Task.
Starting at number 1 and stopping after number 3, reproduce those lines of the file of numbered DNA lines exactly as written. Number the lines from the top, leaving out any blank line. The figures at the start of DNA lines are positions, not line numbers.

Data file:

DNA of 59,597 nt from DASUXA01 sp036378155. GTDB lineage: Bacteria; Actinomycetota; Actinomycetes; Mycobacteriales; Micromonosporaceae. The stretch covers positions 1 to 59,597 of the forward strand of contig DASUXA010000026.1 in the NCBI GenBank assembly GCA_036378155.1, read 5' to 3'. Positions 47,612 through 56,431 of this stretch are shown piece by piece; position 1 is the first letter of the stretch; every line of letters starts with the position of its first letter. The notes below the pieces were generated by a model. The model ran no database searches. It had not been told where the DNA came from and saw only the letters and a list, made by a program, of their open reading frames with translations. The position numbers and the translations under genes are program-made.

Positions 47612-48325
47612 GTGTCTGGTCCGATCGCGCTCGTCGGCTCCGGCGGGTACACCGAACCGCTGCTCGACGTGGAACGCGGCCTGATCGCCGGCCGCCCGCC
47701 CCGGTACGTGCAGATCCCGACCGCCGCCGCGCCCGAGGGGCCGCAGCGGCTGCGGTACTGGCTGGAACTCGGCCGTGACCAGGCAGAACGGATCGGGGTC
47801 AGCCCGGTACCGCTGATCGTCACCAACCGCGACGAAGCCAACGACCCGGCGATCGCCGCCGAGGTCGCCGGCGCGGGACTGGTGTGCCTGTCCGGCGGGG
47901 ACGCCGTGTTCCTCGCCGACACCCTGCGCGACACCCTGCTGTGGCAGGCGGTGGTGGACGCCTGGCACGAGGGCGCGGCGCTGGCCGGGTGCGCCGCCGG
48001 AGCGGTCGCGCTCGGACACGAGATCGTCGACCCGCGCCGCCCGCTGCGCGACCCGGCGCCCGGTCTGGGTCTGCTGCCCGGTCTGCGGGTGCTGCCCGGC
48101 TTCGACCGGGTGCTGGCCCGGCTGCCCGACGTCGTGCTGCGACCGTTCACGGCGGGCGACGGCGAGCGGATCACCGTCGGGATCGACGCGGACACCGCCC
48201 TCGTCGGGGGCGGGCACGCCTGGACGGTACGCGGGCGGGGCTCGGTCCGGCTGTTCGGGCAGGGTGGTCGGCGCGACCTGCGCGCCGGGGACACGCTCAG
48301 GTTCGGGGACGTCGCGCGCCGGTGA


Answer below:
DNA of 59,597 nt from DASUXA01 sp036378155. GTDB lineage: Bacteria; Actinomycetota; Actinomycetes; Mycobacteriales; Micromonosporaceae. The stretch covers positions 1 to 59,597 of the forward strand of contig DASUXA010000026.1 in the NCBI GenBank assembly GCA_036378155.1, read 5' to 3'. Positions 47,612 through 56,431 of this stretch are shown piece by piece; position 1 is the first letter of the stretch; every line of letters starts with the position of its first letter. The notes below the pieces were generated by a model. The model ran no database searches. It had not been told where the DNA came from and saw only the letters and a list, made by a program, of their open reading frames with translations. The position numbers and the translations under genes are program-made.

Positions 47612-48325
47612 GTGTCTGGTCCGATCGCGCTCGTCGGCTCCGGCGGGTACACCGAACCGCTGCTCGACGTGGAACGCGGCCTGATCGCCGGCCGCCCGCC